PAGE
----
While “flesh-eating infections” caused by the group A streptococcus (Streptococcus pyogenes) may grab more headlines today, one hundred and fifty years ago, the best known and most dreaded form of streptococcal infection was scarlet fever. Simply hearing the name of this disease, and knowing that it was present in the community, was enough to strike fear into the hearts of those living in Victorian-era United States and Europe. This disease, even when not deadly, caused large amounts of suffering to those infected. In the worst cases, all of a family’s children were killed in a matter of a week or two. Indeed, up until early in the 20th century, scarlet fever was a common condition among children. The disease was so common that it was a central part of the popular children’s tale, The Velveteen Rabbit, written by Margery Williams in 1922.
Luckily, scarlet fever is much more uncommon today in developed countries than it was when Williams’ story was written, despite the fact that we still lack a vaccine for S. pyogenes. Is it gone for good, or is the current outbreak in Hong Kong and mainland China a harbinger of things to come? More below…
First, what are the symptoms of scarlet fever? Most often, this manifestation occurs during or following strep pharyngitis (“strep throat”). Rarely, scarlet fever occurs after the skin infection, impetigo. Children with scarlet fever develop chills, body aches, loss of appetite, nausea, and vomiting; these are symptoms may occur at the same time as or shortly following the onset of pharyngitis. When the rash emerges, it typically seems like an itchy sunburn with tiny bumps. After first becoming visible on the neck and face, it spreads to the chest and back, later spreading to the arms and the remainder of the body. Though initially consisting of separate bumps, these bumps tend to merge together, giving the entire torso a red appearance. Generally, the rash beings to fade by about the sixth day; and similarly to sunburn, the skin may peel afterwards. The tongue, typically very red and bumpy (“strawberry tongue”) may also peel.
Scarlet fever is nothing new to humanity, though the earliest case definition of scarlet fever is a matter of contention. Some researchers attest that descriptions of disease which match scarlet fever date back almost 2,500 years, to Hippocrates. Others believe the first conclusive diagnosis is found in the tenth century writings of Rhazes, who also worked to distinguish measles and smallpox as separate diseases. It is generally agreed upon that the first sufficiently detailed paper identifying scarlet fever as a disease distinct from other rashes appears in 1553. In that paper, the Italian physician Giovanni Ingrassia describes the disease and refers to it as “rossalia.” The term “febris scarlatina” appears in a 1676 publication by the British physician, Thomas Sydenham.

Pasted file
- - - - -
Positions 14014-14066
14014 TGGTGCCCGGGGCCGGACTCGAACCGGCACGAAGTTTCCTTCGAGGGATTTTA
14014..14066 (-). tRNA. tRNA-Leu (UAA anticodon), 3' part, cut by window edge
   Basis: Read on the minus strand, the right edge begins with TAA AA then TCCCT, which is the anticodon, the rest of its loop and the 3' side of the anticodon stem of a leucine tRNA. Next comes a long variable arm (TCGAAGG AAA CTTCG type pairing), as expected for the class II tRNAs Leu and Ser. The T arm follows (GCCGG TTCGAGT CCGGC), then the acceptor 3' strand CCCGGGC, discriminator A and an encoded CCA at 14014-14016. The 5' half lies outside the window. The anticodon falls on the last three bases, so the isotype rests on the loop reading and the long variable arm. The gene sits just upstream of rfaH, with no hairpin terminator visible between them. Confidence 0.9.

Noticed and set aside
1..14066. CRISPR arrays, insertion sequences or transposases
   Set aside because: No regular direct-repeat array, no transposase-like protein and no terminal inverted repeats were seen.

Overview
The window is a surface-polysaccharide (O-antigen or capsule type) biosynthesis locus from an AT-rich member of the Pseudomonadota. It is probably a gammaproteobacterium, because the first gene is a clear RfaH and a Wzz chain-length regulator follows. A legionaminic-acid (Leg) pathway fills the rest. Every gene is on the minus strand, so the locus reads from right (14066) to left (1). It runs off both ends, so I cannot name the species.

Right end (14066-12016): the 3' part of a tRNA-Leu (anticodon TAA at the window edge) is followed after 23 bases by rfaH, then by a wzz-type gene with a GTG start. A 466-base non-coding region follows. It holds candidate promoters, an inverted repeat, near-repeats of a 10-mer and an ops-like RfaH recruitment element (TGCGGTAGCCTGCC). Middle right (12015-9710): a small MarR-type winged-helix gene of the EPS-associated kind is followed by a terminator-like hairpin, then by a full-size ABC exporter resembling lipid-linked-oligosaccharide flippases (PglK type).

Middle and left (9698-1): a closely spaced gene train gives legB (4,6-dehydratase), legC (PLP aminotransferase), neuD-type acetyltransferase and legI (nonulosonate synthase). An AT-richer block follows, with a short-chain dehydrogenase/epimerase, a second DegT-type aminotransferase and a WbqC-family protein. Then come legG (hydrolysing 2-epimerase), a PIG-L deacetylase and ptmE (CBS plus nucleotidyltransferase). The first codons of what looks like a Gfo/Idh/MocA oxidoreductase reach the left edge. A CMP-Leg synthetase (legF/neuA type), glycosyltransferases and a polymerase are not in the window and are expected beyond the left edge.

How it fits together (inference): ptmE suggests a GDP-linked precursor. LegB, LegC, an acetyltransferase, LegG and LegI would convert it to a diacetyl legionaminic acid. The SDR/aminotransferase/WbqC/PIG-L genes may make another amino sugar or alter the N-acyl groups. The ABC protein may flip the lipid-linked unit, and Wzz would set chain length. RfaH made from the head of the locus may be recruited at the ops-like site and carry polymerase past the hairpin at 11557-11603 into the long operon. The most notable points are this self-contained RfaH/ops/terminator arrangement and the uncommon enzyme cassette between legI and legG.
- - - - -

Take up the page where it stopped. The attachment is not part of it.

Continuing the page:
Historical data suggest at least three epidemiologic phases for scarlet fever. In the first, which appears to have begun in ancient times and lasted until the late eighteenth century, scarlet fever was either endemic (always present at a low level) or occurred in relatively benign outbreaks separated by long intervals. In the second phase (~1825-1885), scarlet fever suddenly began to recur in cyclic and often highly fatal urban epidemics. In the third phase (~1885 to the present), scarlet fever began to manifest as a milder disease in developed countries, with fatalities becoming quite rare by the middle of the 20th century. In both England and the United States, mortality from scarlet fever decreased beginning in the mid-1880s. By the middle of the twentieth century, the mortality rate from scarlet fever again fell to around 1%.
Fig. 1. Boston 1840-1940. Severe streptococcal infections in historical perspective. Depicted in the insert are the recorded deaths in the United States from 1900 to 1960. From Krause RM, citation below.
During Sydenham’s life (1624-1689) and for more than a century afterwards, scarlet fever was considered by both parents and physicians to be a relatively mild childhood disease. Although several European cities experienced fatal epidemics of the disease, these epidemics were often short-lived, and it does not appear they were widespread.